The present invention improves upon the prior art by providing a cartridge for an IOL delivery system that has a injector tip geometry designed to reduce applied stresses on the incision during insertion of the cartridge tip through the wound to reduce the likelihood of tearing or overstretching the wound during cartridge tip insertion and residence time in the wound while the lens is being delivered into the eye.
  • [0009]
    It is accordingly an objective of the present invention to provide a cartridge for a lens delivery system that has an injector tip geometry designed to reduce stresses on the wound incision.
  • [0010]
    It is a further objective of the present invention to provide a cartridge for a lens delivery system that reduces post insertion wound trauma.
  • [0011]
    Other objectives, features and advantages of the present invention will become apparent with reference to the drawings, and the following description of the drawings and claims.
  • BRIEF DESCRIPTION OF THE DRAWINGS
  • [0012]
    FIG. 1 is a graph comparing the arc length for a circle, an ellipse and a straight line;
  • [0013]
    FIG. 2 is a graph illustrating theoretical incision size for various tip sizes; and
  • [0014]
    FIG. 3 is an enlarged perspective view of the lens delivery system cartridge of the present invention.
  • DETAILED DESCRIPTION OF THE PREFERRED EMBODIMENTS
  • [0015]
    The present invention is directed to cartridge 10 having tip 12, tip 12 having a geometry designed to reduce stresses generated during insertion of an IOL into an eye. Although any incision size can be used, the dimensions given in the following discussion are based on a 2.0 mm incision or wound in the eye.
  • [0016]
    The action of inserting a cartridge tip 12 through an incision wound develops stresses at the wound edges that can result in trauma and tearing of the incision. The inventors have discovered that a correlation exists between the degree of wound stresses and cartridge tip geometry. Based on this discovery, the inventors determined that the incision or wound can be modeled as a deformable body having roughly an elliptical outer dimension with a major axis of approximately 2.0 mm and a minor axis of approximately 0.25 mm. In addition, the inventors determined that a cartridge tip 12 nozzle can be modeled as a rigid body with the assumption that no deformation of the tip 12 nozzle occurs during the insertion of an IOL into an eye and that any deformation occurs in the wound. As no actual tissue material properties are available, the material properties of the wound tissue can be modeled using the Arruda-Boyce material model. Assuming that the area of the tip 12 nozzle is larger than the area of the wound, the inventors applied a theoretical load to the inside of the wound to “stretch” the wound large enough to allow the nozzle tip 12 to enter. By lowering the theoretical load until the interior wound margins contact the entire outer peripheral surface of the tip 12, the residual strain, stress, stress distribution and contact pressure can be determined.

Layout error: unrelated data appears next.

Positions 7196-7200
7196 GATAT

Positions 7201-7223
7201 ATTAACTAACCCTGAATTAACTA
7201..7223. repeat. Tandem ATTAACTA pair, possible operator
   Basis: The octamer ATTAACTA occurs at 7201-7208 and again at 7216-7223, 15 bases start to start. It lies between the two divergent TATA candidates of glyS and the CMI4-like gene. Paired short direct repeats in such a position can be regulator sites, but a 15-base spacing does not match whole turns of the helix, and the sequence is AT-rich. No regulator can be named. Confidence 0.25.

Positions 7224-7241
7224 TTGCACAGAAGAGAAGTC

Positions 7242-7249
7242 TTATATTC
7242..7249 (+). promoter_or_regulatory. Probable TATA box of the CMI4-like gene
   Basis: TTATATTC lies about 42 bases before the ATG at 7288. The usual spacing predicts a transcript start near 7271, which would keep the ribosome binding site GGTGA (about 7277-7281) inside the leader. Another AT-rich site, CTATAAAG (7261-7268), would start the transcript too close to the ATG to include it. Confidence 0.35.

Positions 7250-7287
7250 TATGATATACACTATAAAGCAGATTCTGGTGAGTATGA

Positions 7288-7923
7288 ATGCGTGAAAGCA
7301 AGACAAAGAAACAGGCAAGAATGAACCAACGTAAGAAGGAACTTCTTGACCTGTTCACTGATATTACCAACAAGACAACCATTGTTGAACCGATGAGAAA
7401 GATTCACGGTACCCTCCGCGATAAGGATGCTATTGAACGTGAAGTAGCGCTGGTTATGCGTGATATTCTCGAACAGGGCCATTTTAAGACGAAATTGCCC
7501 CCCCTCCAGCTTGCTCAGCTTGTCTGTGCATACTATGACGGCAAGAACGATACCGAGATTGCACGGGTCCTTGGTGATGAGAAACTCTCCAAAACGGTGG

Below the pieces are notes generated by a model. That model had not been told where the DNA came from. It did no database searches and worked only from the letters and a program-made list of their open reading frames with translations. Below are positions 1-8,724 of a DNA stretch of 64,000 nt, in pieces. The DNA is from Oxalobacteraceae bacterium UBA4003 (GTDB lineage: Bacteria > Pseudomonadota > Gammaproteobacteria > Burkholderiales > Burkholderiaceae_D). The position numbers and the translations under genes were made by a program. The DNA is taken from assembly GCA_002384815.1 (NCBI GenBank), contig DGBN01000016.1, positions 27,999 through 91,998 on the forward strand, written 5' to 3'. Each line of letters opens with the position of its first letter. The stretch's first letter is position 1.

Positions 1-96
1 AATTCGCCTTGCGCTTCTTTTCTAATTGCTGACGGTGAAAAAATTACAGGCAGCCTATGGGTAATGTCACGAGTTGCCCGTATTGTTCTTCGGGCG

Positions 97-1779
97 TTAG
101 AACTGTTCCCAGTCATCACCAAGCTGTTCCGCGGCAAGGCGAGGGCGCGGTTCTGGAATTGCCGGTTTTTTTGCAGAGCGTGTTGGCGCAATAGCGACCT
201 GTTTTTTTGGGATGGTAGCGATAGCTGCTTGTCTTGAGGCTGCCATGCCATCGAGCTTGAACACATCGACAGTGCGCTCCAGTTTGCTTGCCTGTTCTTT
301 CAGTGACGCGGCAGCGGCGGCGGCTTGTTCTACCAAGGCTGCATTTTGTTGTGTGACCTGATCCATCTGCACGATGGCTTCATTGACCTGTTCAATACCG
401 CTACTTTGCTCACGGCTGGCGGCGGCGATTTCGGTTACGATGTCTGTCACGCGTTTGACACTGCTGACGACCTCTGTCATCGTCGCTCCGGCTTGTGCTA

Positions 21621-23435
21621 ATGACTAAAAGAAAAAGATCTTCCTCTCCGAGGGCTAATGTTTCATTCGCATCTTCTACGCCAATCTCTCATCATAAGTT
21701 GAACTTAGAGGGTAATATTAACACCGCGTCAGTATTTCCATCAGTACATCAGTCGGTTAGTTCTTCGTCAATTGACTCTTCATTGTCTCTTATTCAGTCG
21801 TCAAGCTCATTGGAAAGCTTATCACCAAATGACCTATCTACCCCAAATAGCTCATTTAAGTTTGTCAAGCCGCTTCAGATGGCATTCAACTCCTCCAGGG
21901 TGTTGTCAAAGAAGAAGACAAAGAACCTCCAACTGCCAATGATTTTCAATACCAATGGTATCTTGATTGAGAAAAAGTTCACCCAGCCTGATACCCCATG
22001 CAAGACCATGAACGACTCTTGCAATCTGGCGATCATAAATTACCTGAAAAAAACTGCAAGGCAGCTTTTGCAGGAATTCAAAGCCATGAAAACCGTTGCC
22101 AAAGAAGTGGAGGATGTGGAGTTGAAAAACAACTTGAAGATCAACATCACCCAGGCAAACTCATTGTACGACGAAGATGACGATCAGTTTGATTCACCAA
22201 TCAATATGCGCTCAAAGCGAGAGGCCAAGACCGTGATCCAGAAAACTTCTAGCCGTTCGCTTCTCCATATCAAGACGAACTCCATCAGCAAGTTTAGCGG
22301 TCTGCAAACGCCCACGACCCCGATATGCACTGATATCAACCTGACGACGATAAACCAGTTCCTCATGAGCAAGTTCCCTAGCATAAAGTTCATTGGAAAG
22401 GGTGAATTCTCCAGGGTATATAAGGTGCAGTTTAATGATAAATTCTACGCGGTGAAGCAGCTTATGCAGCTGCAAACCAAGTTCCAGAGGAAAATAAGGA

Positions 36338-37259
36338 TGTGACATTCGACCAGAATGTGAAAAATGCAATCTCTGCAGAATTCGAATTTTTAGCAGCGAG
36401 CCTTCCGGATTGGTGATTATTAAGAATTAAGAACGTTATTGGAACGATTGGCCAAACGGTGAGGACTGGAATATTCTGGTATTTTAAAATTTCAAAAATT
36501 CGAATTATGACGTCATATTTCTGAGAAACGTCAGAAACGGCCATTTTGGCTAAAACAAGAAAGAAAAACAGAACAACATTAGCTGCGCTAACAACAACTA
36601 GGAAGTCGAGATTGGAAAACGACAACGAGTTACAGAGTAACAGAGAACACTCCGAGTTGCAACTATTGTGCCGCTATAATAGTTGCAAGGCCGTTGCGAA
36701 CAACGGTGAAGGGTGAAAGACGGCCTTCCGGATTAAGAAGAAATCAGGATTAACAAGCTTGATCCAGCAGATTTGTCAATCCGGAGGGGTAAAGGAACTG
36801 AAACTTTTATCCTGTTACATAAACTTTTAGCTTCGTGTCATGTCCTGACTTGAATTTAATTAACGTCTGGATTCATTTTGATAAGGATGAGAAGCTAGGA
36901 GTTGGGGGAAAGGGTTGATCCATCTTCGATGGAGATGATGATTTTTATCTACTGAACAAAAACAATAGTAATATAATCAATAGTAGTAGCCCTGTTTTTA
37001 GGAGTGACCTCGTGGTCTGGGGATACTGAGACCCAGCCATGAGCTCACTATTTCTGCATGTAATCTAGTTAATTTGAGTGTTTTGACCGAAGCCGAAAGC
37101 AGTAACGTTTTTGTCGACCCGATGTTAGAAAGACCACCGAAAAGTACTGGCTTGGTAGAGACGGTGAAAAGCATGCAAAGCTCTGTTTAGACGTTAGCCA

• [0017]
    One skilled in the art understands that a circle or round cartridge tip has an aspect ratio of 1 because the height and width are equal. However, as the aspect ratio is reduced by shortening the height, the arc length changes which serves to reduce the degree of wound stretching by reducing the applied stresses at the wound edges as shown in FIG. 1. One skilled in the art also understands that a straight line connecting height and width results in the shortest distance between those points and represents the shortest “arc” length possible relative to applied stresses on the wound without creating a negative arc. Negative arc is undesirable because lens damage or undesirable folding can occur when a negative arc or non-curved geometry is used.
  • [0018]
    The cross-sectional form of an ellipsoid, representing the injection tip 12 geometry, can be analyzed by using the ellipse shape factor. This shape factor ‘ε’ can remain constant to maintain the same form as the tip size is varied from 3.0 mm and below. By varying other parameter values, the form is maintained while reducing the periphery and resultant theoretical incision size as shown in Table 1 below and FIG. 2.
  • [0019]
    This shape factor ε, also known as eccentricity, is further discussed below starting with the ellipse equation. A cross section of an ellipsoid in a plane parallel to coordinate axes forms an ellipse. In general, this 2D ellipse can be represented by the following equation:
  • [0000]
    ( x - h ) 2 a 2 + ( y - k ) 2 b 2 = 1 ;
  • [0000]
    Where h, k represent the center of the ellipse, ‘a’ is the major axis and ‘b’ the minor axis. The shape of an ellipse can be represented by its eccentricity, ε, defined as follows: